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Comic Review: Kindred

Stars: ⭐️⭐️⭐️⭐️⭐️

One part history, 3 parts horror. Coating of slavery. Dash of science fiction. Bake for 273 glorious graphic pages of pure thriller.

Hints of: Outlander, Antebellum

Warning: Extreme racism, slavery, lots of cursing, bit of gore.

Publisher Synopsis:

Butler’s most celebrated, critically acclaimed work tells the story of Dana, a young black woman who is suddenly and inexplicably transported from her home in 1970s California to the pre–Civil War South. As she time-travels between worlds, one in which she is a free woman and one where she is part of her own complicated familial history on a southern plantation, she becomes frighteningly entangled in the lives of Rufus, a conflicted white slaveholder and one of Dana’s own ancestors, and the many people who are enslaved by him.


Alright, lets begin. I'm ashamed at myself for just now finding Octavia Butler. She is the existential black science fiction novelist and well renowned for her works.

Kindred is one of her most famous works and I can surely see why. Throw away Outlander. This is the OG time travel feminist novel. The realism in the writing and how she just simply doesn't mince words is so terrifyingly awesome it really makes you fearful for the main characters life.

So here we are in 1970s america where we meet Dana and Kevin. Our interracial couple who writes for a living. Things are going well, until Dana gets dizzy and falls. When she awakes she's by a river where a boy, Rufus Wheylin, is drowning. Her quick thinking leads her to jump in after him and perform CPR to save his life. Curiously though a woman is yelling at her to stop and confused at what she is doing to her son. Finally we end the scene with a few N words passed and then the barrel of a gun thrust into Dana's face. Back to 1970.

This event is OBVIOUSLY surreal. Not simply because of the transportation throughout space. Little does Dana know but she was actually just cosmically thrust through time back to Antebellum Maryland.

As she begins to regal her experience with her husband Kevin the dizziness comes back. When she awakes Rufus has grown some but she hasn't changed a day. Still, he remembers the woman who saved his life all that time ago. This time Rufe has managed to burn some drapes in his room and the flames are threatening to takeover the house. Dana puts the fire out and begins to ask some questions. After a time she realizes what has happened and that her worst fears have become true. She is in the South during the slave era. With no knowledge of hoe to properly navigate this world or when she'd be able to return to hers she begins to panic. She make Rufe promise not to tell his father of her and she starts to flee north. Unfortunately not far from the plantation she is found by the patrols and beaten. During a particularly violent blow she wakes back up in 1970 to a terrified Kevin. It had been a few hours but his wife has returned bruised and bloodied.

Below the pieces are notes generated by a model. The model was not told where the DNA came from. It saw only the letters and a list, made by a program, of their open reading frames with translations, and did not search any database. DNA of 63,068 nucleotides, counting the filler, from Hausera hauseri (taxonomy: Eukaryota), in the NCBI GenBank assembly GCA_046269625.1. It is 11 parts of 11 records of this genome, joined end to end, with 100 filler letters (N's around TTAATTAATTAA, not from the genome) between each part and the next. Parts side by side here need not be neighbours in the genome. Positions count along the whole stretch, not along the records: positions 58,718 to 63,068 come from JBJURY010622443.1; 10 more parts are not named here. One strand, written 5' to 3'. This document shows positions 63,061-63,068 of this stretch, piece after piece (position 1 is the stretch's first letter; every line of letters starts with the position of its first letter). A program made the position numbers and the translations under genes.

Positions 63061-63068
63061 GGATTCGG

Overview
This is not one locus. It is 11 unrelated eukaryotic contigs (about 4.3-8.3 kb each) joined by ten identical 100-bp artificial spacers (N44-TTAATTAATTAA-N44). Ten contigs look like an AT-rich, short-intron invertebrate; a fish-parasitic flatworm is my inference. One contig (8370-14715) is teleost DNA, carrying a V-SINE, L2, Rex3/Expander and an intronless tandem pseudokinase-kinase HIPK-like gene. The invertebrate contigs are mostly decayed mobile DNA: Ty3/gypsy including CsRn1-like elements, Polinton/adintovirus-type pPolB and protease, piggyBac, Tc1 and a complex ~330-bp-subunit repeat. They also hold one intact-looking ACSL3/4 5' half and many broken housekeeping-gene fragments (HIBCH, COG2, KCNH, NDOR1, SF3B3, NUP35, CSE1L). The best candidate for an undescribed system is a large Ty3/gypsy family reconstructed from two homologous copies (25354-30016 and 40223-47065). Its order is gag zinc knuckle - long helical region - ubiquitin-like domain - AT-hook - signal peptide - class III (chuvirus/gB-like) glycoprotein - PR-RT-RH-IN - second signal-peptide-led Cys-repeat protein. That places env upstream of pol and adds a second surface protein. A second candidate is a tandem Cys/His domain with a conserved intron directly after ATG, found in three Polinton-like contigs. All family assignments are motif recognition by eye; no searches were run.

Dana realizes what has happened and tells Kevin her theory. Somehow she is linked to this young boy in his times of need he brings her like an angel. She wont be unprepared this time however. Her and Kevin begin researching the time period in preparation for the next jump. Never straying to far from each other and staying away from others as to not draw attention. As they sit to have a meal the dizziness begins again. This time however Kevin isn't letting her go alone and grabs hold to transport with her. Thats when the fun truly begins.

Kindred is a fascinating novel and a subject that is both fun and unconformable. I say fun because the concept of figuring out how to live and act in different time periods makes you realize just how much trends have changed. Its uncomfortable for the obvious reasons and also the not so obvious. With Butler's experience as a black woman herself there are insights into slave history and how a contemporary woman would be perceived that a white man such as myself would've never thought about. For example a slave named Alice becomes a fixture of the novel. Revealed to be a distance relative of Dana she becomes intertwined with Rufus in a sexual way. Dana, thinking about the future of her house implores Alice to go along with Rufe's demands for fear of Alice being killed and causing a butterfly effect that her erase Dana from history. We also get this thinking correlated to a slave by the name of Carrie who leads the cookhouse. She says Alice needs to go along with is so they all don't get sold South.

Parts of Kindred don't hold back. There are extremely graphic and uncomfortable moments throughout but its a refreshing uncomfortable. What I mean is that its nice to not beat around the bush. Lets rip open these wounds and discuss it. Some of the things our ancestors thought were ok have not and should not ever have been ok. Its nice to showcase that honest discussion even if it is in comic book form.

I gave Kindred 5 stars because surprisingly Octavia Butler was ahead of her time. Black, feminist, science fiction author. I mean name a better combination. I will surely be finding more of Butler's works to read in the future.

Drink Pairing: Classic Sazerac, I picked this pairing because you seriously need a stiff one while reading this roller coaster. The story of the Classic Sazerac goes back to 1838, Creole apothecary Antoine Peychaud invented the Sazerac in his shop at 437 Royal Street, New Orleans. Antebellum Whiskey from the South...I mean thats Kindred

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